The range of things to do in Trondheim is bigger than you would expect for a city of this size. With a population of 185,000, Trondheim is not a big city on a European scale. However, it is the third largest in Norway. The city was founded in 997 AD, and was called Nidaros until the Middle Ages. Trondheim was the capital of Norway from 1030 – 1217, and has played an important role in Norway’s history. If you are visiting Trondheim for a short time, or staying here long term and just want tips on what to do for the day, here are a few tips from the Tourist Information Office.
(photo above of Bryggene by Knut Aage Dahl)
Lademoen and Svartla’mon
Lademoen is a densely populated residential area east of the city centre. The buildings were originally workmen’s houses. Svartlamoen consists of old wooden buildings and is considered an ‘alternative’ area. This area is characterized by art, including a large outdoor wall painting by Håkon Bleken and Håkon Gullvåt, two of Norway’s best known artists (see our feature on Street Art, pages 24-27). Lademoen church is surrounded by a beautiful park, which is often frequented by the locals.
The Old Trondhjem Hospital founded in 1277 is the oldest social institution in Scandinavia. The surrounding area, Hospitalsløkkan, is characterized by old wooden houses and is mostly a residential area. Hospitalskirken (the hospital church) dates from 1705. It was Norway’s first octagonal wooden church.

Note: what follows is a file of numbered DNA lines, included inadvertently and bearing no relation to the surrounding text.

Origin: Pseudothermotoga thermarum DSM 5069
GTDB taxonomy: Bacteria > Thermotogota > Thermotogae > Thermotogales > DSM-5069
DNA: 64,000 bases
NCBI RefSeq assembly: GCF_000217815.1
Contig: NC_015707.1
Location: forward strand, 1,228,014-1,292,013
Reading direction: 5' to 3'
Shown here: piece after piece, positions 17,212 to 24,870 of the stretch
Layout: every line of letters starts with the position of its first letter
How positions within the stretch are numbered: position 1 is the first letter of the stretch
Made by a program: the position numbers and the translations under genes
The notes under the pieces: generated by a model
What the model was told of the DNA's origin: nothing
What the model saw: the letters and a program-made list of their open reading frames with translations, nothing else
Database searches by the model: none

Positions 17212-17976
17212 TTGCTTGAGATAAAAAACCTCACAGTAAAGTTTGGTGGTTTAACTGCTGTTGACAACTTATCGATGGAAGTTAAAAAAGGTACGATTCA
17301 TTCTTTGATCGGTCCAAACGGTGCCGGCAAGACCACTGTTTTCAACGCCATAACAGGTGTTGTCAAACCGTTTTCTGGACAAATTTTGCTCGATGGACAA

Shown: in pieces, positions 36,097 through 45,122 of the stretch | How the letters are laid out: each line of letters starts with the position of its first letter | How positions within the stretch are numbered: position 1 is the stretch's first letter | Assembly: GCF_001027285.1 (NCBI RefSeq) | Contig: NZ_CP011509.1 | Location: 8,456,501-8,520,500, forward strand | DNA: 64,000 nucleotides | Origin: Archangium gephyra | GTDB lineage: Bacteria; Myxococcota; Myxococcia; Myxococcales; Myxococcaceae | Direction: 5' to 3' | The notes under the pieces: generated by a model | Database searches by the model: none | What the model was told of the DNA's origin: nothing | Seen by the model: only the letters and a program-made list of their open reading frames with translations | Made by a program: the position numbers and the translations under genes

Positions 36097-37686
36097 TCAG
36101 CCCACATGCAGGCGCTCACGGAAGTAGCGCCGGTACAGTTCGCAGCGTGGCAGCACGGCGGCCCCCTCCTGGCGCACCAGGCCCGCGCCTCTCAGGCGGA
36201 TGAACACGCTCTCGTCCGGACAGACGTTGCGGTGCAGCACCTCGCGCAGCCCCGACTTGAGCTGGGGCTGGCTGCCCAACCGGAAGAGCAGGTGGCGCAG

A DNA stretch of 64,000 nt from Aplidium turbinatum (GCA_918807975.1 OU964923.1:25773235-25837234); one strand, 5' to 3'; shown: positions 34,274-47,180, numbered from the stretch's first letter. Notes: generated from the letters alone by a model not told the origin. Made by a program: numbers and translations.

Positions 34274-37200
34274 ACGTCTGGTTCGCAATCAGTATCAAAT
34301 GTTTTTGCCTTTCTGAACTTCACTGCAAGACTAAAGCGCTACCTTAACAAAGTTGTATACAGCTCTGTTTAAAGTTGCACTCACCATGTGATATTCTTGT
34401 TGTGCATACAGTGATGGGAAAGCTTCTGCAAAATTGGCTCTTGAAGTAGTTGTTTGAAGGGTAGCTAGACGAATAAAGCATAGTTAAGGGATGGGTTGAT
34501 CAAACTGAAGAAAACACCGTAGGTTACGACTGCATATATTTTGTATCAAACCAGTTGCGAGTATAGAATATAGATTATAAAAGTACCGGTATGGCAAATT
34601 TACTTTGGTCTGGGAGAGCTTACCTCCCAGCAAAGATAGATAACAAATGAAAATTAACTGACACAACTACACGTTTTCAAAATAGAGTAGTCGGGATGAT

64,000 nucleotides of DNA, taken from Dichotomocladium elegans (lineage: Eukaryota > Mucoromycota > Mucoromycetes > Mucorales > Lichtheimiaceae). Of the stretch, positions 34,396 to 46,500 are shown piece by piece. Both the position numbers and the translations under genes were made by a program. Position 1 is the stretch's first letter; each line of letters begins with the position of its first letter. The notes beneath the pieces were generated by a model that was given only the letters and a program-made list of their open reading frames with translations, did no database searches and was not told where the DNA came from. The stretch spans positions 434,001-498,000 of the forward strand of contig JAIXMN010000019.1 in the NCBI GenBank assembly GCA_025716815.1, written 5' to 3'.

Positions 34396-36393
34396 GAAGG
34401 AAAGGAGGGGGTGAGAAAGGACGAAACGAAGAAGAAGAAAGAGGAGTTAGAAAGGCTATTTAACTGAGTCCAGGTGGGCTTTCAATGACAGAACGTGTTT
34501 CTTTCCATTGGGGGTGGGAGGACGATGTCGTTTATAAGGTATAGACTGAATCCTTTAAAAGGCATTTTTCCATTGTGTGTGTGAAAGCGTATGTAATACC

The old alleys
The modern day street plan is the result of the Cicignon plan of 1681. Yet, some of the medieval streets – Veitene – survive as alleys snaking between the broad and straight main streets. Among the oldest alleys are Apotekerveita, St. Jørgensveita and Sommerveita. (See map page 62, start at Nidarosdomen: St. Jørgensveita runs between Bispegate and Erling Skakkes Gate).
Ilabekken the hidden road up to Bymarka
If you want a break from the hustle and bustle of the city, Bymarka is not far off. This huge nature reserve just west of the city centre is perfect for families, couples or lone hikers. Walk from the centre for about an hour passing by waterfalls and wooden stairways up to lake Theisendammen.
If you cross over the Old Town Bridge and through the “Portal of Joy”, you’ll arrive at Bakklandet. Known as Trondheim’s old town, Bakklandet’s street are lined with old, colourful and picturesque houses. Here you will find cafés, restaurants and local shops. You can also try the Trampe bicycle lift, the first one in the world of its kind.
Trondheim along the waterfront
If you are by bike, or by foot, the route downtown Trondheim is perfect for the whole family. If you start at Rockheim music museum at Brattøra you can enjoy the great view of the Trondheim Fjord, and Munkholmen Island. Continue to Skansen and Ila before heading down by the Nidelva and across to historic Bakklandet. There are great views of the old buildings, the Nidaros Cathedral and Kristiansten Fortress when you walk along the river.
If you want to feel the city life, you take a walk down the main pedestrian shopping street in Trondheim. Whether you want to shop, visit a café or listen to one of the many street musicians, this is the place to be. This is also the street you find the tourist information office.
This was a guest blog post by Monica Selnes, Tourist Info Manager at Visit Trondheim. For more inspirational tips and hidden gems pop in and see Monica and her team at Visit Trondheim’s visitor centre, Nordre gt 11. Trondheim. Tel: +47 73 80 76 60. visittrondheim.no